By Donna Marsella, CDFA
Divorce Financial Strategies, LLC
As divorce and remarriage have become more common, particularly between previously married individuals, consideration of a pre-nuptial agreement in today’s environment have become widespread and in many cases are absolutely advisable. You should have an understanding of the basics of a pre-nuptial, as you may wish to ask a future spouse to sign one some day, and just as likely, be asked to sign one yourself. While not a terribly romantic discussion, the key may be to treat this subject as an estate planning tool, rather than a hedge against divorce!
The basics of a pre-nuptial agreement, what it should cover and who should have one are just a few of the questions that will be reviewed in this segment:
- What is a pre-nuptial agreement;
- What details should a pre-nuptial contain;
- What can’t be included in a pre-nuptial;
- What are the benefits and disadvantages of a pre-nuptial;
- Who should have one;
- When are how do I create one;
- Why should I have one.
What is a pre-nuptial agreement?
A “pre-nuptial agreement”(pre-nup), is also referred to as a “pre-marital agreement” and is written by prospective spouses in anticipation of a marriage. The agreement, which must be entered into voluntarily, is a legally binding contract that becomes effective upon the marriage of the parties, and must be signed by both spouses to be valid (some states may even require that the agreement be notarized). While the contract terms may be broad, it is wise to review your individual state laws to determine what conditions and content are unenforceable or invalid.
Why should I use a pre-nuptial?
While many couples have used pre-nups as a means to protect themselves in the event of a failed marriage, it can also be viewed as a means with which to foster a successful and long lasting union. Surveys indicate that one of the top reasons marriages fail is due to a lack of communication, particularly as it relates to financial matters. Therefore, an attempt to proactively resolve philosophical differences and/or potential misunderstandings in this regard, is both a healthy and prudent marital safeguard. Furthermore, it may serve to reduce costs of litigation and make the proceedings of a divorce considerably quicker and easier in the event of a contested divorce.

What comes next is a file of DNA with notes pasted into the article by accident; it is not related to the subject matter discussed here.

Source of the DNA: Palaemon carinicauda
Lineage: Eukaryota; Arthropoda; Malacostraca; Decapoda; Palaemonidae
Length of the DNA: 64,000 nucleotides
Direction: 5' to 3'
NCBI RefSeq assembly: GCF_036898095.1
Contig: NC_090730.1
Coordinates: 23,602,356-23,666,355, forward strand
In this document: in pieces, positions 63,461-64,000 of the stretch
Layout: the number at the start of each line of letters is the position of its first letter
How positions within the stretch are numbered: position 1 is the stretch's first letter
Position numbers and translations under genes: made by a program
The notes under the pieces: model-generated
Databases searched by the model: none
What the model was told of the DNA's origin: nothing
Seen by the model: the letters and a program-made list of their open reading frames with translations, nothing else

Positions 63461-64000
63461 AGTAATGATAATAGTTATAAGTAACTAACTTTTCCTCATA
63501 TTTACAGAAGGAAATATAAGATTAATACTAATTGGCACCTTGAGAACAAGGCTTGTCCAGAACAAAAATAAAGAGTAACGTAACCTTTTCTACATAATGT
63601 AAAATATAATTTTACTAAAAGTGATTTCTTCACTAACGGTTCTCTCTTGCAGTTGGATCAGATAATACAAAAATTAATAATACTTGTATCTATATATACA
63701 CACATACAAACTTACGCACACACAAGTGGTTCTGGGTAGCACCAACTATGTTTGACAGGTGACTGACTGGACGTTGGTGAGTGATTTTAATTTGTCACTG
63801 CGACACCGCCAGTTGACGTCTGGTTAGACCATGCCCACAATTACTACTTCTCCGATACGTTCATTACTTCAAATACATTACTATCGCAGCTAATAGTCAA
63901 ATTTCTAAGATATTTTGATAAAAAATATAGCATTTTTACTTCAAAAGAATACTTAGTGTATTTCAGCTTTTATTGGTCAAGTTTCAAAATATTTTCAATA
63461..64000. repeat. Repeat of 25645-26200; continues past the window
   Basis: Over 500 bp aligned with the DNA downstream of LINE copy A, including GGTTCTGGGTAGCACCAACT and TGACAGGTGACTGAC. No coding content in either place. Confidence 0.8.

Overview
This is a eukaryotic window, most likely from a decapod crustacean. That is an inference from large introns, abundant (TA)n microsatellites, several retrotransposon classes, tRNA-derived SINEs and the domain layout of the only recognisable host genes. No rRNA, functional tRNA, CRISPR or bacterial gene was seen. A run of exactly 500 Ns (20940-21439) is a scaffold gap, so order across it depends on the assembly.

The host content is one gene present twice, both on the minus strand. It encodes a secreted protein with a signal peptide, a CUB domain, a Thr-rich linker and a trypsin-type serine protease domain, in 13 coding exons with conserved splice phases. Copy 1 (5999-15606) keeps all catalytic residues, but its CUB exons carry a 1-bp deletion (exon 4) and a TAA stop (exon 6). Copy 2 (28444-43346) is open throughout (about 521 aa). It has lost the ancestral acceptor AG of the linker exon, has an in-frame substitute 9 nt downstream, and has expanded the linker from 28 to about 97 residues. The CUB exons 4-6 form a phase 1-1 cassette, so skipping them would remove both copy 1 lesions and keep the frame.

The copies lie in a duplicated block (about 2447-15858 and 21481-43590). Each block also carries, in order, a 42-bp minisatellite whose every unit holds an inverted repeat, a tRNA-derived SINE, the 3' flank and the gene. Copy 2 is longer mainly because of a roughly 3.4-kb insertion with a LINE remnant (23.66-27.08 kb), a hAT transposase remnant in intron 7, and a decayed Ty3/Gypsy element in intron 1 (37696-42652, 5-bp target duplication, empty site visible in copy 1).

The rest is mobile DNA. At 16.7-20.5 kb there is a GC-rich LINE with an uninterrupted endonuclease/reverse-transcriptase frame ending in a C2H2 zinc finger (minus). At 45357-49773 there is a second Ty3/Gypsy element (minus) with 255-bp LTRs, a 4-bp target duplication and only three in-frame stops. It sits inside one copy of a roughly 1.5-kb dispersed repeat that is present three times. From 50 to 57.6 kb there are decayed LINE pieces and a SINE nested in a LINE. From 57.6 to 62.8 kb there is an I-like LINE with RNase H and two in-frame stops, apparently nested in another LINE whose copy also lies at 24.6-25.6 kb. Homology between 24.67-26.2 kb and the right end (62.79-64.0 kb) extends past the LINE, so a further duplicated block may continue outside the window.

How and when should I prepare a pre-nuptial agreement?
You should begin the discussion of a pre-nuptial agreement with your future spouse well in advance of the wedding date, as a contract drafted or signed right before the wedding may potentially be viewed as invalid. We strongly suggest, however, that the effort be a collaborative one, so that both parties have ample time to consider the terms to be included and to agree on the details. It is also recommended that both parties be represented by separate attorneys to ensure that the contents of the pre-nup are both legal and enforceable, given that each state’s marital laws are different. Keep in mind that a pre-nup may be challenged if one party was pressured into signing it, particularly if there wasn’t sufficient time for consideration or review.
What are the benefits of a pre-nuptial agreement?
A pre-nup has considerable benefits, especially in that it can be custom designed to include the criteria that is most relevant to your individual situation. The range of acceptable content is broad and may often include the following: